Tsumago is an immaculately restored historic town. When entering Tsumago it feels like you’ve stepped back in time into the Edo period. But Tsumago is not a well-kept secret, and its main street is packed with tourists during the daytime.
The afternoon light was harsh, with a dark and brightly lit side of the street. This presented challenges for photography.
In places, some fall colours were still on display.
We enjoyed walking down the streets and looking in the shops.
It’s not just the buildings that make this town so pretty. Look a little closer, and the details present themselves, beautifully arranged.
Our guesthouse was a kilometer or so away from the center of town, so we followed the road uphill.
At our guesthouse we got some Kirin beers from the vending machine and we watched a sumo wrestling tournament on tv.
Sumo wrestling is quite a spectacle. Big fat guys with their hair in a topknot, wearing a belt and loop that looks like a diaper, lining up in a sand ring. A referee in a colourful robe stands on the side. The objective is to push the other guy out of the ring, or else to get a body part other than the feet to touch the sand. Most bouts are over within seconds, but some last ten seconds or more. Then there is commentary, and the next two wrestlers enter the ring. Before the fighting the wrestlers slap their big bellies and stretch their legs high into the air.
Watching sumo is strangely addictive. Diana and I both took some photos of the tv set. We don’t have sumo wrestling in Canada. Only in Japan.
We donned our yukata (robes), and made our way to the dining room where an extensive meal awaited us. There was miso soup, rice, hotpot, fish cooked in soya sauce, rice stick, sashimi, soba noodles, pickles, and more.
Tsumago to Magome
The next morning we were out the door early. Heavy frost covered the ground in the shady valley. We bundled up against the cold.
The trail led into the forest, and then along a road past some houses. Past here there was a spur-trail to a pair of side-by-side waterfalls: male falls and female falls. It being a dry time of year, not much water was coming down.
As we climbed higher, the first rays of light started to reach the treetops.
Soon, the sun cast sideways shadows in the second-growth cypress forest.
In one spot there was an old-growth tree.
Suddenly we entered a clearing. In the clearing was a tea house, and the friendly men who ran the place greeted us with smiles. They were just opening up their shop as we arrived. “Free tea, please come in”, they said.
We recognized the place immediately. It had been featured in a BBC travel show called Joanna Lumley’s Japan (see 28:00 mark).
We asked the men at the tea shop about Joanna Lumley and they started beaming. They told us about the film crew who visited two years prior to our visit, and they showed us a newspaper clipping which had a photo of the men with Joanna. They made sure Diana sat in the same seat as Joanna Lumley.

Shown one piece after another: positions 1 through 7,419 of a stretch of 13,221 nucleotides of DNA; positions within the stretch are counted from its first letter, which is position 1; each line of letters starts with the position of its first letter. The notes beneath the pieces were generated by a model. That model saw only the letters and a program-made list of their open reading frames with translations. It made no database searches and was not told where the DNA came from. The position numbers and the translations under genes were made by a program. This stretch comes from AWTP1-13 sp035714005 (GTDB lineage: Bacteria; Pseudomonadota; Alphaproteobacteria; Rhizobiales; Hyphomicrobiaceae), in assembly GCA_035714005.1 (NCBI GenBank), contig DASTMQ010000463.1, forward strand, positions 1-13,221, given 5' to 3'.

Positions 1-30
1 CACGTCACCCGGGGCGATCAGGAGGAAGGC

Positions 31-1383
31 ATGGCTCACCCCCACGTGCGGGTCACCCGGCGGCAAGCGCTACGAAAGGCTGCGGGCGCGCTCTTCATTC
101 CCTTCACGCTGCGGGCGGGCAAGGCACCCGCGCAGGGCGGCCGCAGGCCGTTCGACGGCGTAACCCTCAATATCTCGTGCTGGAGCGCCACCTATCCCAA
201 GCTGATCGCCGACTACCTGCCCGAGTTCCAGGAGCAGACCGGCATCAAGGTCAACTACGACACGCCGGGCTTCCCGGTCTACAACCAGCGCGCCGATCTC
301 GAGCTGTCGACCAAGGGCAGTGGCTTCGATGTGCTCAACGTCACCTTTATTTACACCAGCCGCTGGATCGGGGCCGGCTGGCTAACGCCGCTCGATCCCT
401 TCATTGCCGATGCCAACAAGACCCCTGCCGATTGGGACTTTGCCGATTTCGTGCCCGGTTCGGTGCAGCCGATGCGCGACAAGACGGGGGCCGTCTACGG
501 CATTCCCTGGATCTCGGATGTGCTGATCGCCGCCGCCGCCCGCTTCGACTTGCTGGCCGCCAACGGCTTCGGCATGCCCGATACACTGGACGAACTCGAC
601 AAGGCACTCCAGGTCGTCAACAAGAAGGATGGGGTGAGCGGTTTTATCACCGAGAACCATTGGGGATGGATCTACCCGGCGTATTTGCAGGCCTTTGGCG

It was neat to have found this place. Joanna Lumley’s three-episode series had been one of the inspirations for us to come to Japan. And here we were, walking in her footsteps. The tea house was quite smoky inside because of the open fire to heat the tea water, and lack of a chimney. The two men pointed to some light shafts coming in through an opening in the building, and they were keen for me to take some photos.
We drank a few cups of tea, grateful for the kind hospitality these two men provided. Soon other hikers started arriving and we said sayonara (goodbye) and continued on the trail. At the pass the hiking trail met up with a road, and we walked along the road in a downhill direction.
In various places along the trail were bear-bells. You ring the bell loudly to warn bears of your approach.
Downhill were some maple trees that still held their leaves.
Colours ranged from yellow to bright orange to burnt orange to red to a deep burgundy.
As we descended towards Magome we passed a pretty bamboo grove.
Just beyond the trail went up a small rise and we entered Magome.
After we arrived we had a look around the town. There were pretty houses and interesting shops. I went out at sunset and took a few photos.
Continue to part four of the journey.
In Tsumago we stayed at Hanaya Ryokan. Our room was small, the bathrooms were shared between many rooms, and the staff wasn’t overly friendly. It’s very pricey for what you get. Tsumago is popular, and if other places are booked up you’ll be just fine here. It’s clean.
In Magome we stayed at Tajimaya. It’s a wonderful guesthouse right in town. The futons here were four inches thick and provided lots of padding. The owners were friendly and they fed us huge and delicious meals. Bathroom facilities were not private, but there were many sinks and toilets. Downstairs was the onsen (spa), which consisted of a traditional wooden bathtub made out of local cypress wood. Highly recommended.
If you only hike Tsumago to Magome, like many tourists do, there is a daily luggage shuttle between the two towns. It’s inexpensive. Ask at your hotel.